Elderly patients included in clinical trials in which younger patients are also included, represent a highly selective population of patients, as they must satisfy extremely strict inclusion criteria. Thus, the results obtained cannot be extrapolated to the whole population of elderly patients (5,6,1416). Therefore, recommendations for chemotherapy in elderly NSCLC patients are based on subgroup analyses of elderly patients included in clinical trials with no upper age limit, with only rare specific studies and phase trials specifically contained to elderly patients with advanced lung cancer (6,14,15,17). Only a minority of patients >65 years receive chemotherapy for an advanced NSCLC, as shown in a survey from the Surveillance Epidemiology and End Results program; only 25.8% of the 21,285 patients aged ≥66 years with NSCLC diagnosed between 1997 and 2002 (7,18).

Studies performed on elderly patients with various malignancies show that elderly patients benefit from chemotherapy to a similar extent as younger patients, with manageable side-effects (1921). The vast majority of these subgroup analyses demonstrated that the efficacy results are similar in patients aged <70 years old and in those aged ≥70 years (2024). In these trials, no difference in survival was observed according to age. However, there were more side-effects, including leukopenia, weight loss and respiratory and cardiovascular comorbidities, in elderly patients. The only study showing a shorter survival in elderly patients is the combined analysis of two Southwest Oncology Group trials, one comparing cisplatin alone to cisplatin-vinorelbine and the other comparing cisplatin-vinorelbine to carboplatin-paclitaxel (2527). Severe neutropenias were more frequent in the older group; however, the occurrence of febrile neutropenia was the same.

Commonly used guidelines of oncology [American Society of Clinical Oncology (ASCO) and European Organization for Research and Treatment of Cancer (EORTC)] are based on subgroup analyses of elderly patients included in non-elderly dedicated trials, which is why specific studies dedicated to elderly patients should be conducted and elderly patients should be interpreted differently in clinical practice. Notably, several phase III trials specifically dedicated to elderly patients with advanced NSCLC have been performed (2830). In these trials, older patients with advanced NSCLC were randomized between single-agent chemotherapy, such as vinorelbine alone, and best supportive care (28). Additionally, vinorelbine-gemcitabine treatment has been compared with vinorelbine alone and/or gemcitabine alone in two trials (29,30). As a consequence of these trials, in 2004, the ASCO recommended treating elderly patients with advanced NSCLC with a single-agent chemotherapy (31). Vinorelbine and gemcitabine were the most frequently studied agents with similar outcomes. However, single-agent docetaxel chemotherapy was found to be as effective as that with vinorelbine alone (32). Since the beginning of the last decade, single agent chemotherapy has been accepted as a standard care of NSCLC, with vinorelbine and gemcitabine being the most frequently used drugs in Europe and US (29,30,33,34), and docetaxel being the most frequently used in Japan (32,35). Platinum-based doublets have been shown to be superior to monotherapy in young and fit patients with advanced NSCLC (22,3639). Although there were a number of indications from subgroup analyses of clinical trials that were not specifically dedicated to elderly patients, a platinum-based doublet may also benefit older patients.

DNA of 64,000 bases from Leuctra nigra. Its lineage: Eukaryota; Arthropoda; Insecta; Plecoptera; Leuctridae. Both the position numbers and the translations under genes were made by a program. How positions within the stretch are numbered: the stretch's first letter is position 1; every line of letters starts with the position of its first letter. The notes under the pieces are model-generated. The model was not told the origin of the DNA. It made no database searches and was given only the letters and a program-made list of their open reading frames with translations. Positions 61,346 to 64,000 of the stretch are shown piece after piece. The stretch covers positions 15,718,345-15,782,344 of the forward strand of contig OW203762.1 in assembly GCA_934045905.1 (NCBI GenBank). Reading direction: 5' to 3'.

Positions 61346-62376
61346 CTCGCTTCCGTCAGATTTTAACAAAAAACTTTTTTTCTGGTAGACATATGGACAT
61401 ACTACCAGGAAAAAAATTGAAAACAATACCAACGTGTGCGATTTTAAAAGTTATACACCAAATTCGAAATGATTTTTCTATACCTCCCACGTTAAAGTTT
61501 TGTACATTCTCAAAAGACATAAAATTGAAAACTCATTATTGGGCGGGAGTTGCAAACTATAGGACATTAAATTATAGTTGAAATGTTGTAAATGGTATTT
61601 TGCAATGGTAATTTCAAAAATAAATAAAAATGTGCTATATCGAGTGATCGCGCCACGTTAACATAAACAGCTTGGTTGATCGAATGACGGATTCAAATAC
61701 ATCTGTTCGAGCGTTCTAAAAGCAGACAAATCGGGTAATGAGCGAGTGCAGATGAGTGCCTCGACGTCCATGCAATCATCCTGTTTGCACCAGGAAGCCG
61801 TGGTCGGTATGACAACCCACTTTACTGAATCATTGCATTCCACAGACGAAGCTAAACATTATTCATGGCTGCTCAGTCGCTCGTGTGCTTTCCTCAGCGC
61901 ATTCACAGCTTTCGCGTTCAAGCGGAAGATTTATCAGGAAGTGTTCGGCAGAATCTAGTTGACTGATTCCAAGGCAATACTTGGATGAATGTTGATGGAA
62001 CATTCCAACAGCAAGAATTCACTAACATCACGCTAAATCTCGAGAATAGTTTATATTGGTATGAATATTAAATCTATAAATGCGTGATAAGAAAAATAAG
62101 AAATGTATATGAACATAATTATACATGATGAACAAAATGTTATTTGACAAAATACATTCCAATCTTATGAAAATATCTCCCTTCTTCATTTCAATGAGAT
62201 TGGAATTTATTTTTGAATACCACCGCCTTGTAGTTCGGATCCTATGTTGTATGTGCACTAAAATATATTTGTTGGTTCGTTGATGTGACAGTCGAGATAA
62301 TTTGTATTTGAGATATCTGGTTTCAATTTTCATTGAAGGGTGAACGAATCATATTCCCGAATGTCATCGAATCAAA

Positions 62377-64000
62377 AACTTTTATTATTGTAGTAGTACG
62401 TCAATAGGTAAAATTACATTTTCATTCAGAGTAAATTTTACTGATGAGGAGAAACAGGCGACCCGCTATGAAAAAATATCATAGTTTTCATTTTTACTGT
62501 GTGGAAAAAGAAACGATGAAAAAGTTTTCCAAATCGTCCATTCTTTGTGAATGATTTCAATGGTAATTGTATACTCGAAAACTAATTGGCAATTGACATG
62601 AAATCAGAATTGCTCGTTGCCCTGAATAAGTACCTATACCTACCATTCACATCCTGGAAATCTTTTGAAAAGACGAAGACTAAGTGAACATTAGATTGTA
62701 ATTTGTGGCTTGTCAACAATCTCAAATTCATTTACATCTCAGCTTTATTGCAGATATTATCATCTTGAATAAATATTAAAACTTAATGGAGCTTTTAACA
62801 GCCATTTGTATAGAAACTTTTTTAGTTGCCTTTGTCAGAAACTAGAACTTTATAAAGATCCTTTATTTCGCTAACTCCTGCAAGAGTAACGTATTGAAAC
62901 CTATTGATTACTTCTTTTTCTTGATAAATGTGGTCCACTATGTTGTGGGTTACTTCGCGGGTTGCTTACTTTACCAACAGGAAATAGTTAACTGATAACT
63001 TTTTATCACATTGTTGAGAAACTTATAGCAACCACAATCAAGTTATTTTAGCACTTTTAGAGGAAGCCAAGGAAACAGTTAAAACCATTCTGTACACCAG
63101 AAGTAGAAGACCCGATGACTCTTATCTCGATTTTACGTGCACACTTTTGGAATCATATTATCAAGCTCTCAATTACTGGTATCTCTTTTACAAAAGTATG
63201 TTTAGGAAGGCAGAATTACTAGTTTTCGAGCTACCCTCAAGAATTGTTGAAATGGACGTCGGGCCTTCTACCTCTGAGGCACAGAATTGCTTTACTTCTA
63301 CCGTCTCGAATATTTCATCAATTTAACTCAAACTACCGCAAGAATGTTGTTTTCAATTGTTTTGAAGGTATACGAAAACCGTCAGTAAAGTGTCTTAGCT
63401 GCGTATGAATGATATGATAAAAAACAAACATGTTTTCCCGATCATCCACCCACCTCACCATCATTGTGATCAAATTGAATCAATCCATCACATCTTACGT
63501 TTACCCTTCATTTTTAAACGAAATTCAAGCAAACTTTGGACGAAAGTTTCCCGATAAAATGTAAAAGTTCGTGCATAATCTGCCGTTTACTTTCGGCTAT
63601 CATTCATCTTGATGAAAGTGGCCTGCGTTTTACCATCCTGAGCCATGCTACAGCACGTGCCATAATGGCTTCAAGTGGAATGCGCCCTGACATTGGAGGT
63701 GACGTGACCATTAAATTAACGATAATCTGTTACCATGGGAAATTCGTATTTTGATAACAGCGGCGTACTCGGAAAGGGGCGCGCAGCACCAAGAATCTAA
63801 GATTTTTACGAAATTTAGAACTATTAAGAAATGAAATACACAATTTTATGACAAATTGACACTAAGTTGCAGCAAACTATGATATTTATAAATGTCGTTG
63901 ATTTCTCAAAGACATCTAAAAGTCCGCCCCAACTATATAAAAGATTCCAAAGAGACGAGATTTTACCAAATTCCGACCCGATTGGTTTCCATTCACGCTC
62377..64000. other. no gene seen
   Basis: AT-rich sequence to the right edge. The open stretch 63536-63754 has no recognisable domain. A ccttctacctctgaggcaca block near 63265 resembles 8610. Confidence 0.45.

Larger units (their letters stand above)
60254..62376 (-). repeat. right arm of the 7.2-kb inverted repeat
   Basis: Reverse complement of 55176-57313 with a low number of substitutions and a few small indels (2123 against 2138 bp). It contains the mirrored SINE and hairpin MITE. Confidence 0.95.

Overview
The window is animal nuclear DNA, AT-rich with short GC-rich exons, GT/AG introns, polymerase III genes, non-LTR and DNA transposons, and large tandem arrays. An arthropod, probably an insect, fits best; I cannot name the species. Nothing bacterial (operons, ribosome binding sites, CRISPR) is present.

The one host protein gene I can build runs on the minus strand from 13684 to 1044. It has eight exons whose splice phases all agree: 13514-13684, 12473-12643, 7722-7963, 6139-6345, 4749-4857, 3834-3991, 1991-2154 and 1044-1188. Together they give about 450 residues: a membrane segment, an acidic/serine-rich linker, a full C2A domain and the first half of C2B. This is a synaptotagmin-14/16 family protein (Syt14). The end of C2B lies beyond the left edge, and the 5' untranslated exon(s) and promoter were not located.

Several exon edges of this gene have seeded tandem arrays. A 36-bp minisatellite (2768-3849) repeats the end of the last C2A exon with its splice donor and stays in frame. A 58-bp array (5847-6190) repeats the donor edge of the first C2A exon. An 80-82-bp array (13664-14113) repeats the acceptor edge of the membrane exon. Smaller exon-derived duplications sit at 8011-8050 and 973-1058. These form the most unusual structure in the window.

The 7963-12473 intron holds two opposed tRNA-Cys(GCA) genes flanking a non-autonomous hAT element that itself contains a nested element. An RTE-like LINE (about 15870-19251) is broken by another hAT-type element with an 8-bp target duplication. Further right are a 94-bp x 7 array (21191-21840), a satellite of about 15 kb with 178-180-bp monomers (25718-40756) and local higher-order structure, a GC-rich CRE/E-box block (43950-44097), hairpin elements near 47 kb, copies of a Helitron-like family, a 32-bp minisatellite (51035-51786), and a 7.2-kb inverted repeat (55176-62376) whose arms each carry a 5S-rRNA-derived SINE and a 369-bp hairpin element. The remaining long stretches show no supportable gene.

Age should not be criteria of choice for the best treatment due to the ASCO recommendations in 2009 (40). Conversely, EORTC recommendations published in 2010 (41) continue to recommended monotherapy as the treatment for elderly patients with advanced NSCLC. As platinum-based doublets have been shown to be superior to monotherapy in young and fit patients with advanced NSCLC, the paradigm of treatment in elderly patients should perhaps be modified from a single agent to doublet chemotherapy. The trends of monotherapy in elderly patients aged ≥70 years with a good PS should possibly be modified favoring the combination of carboplatin with weekly paclitaxel. Whether other carboplatin-based doublets provide the same benefit remains to be evaluated

Moreover, there have been no specific trials concerned with salvage chemotherapy for elderly NSCLC patients. The only available study is a subgroup analysis of 86 patients aged ≥70 years among the total 571 patients included in a phase III study comparing pemetrexed and docetaxel as a second-line therapy (42). Outcomes of elderly patients were similar to those of younger patients and pemetrexed had a better safety profile than docetaxel in elderly patients.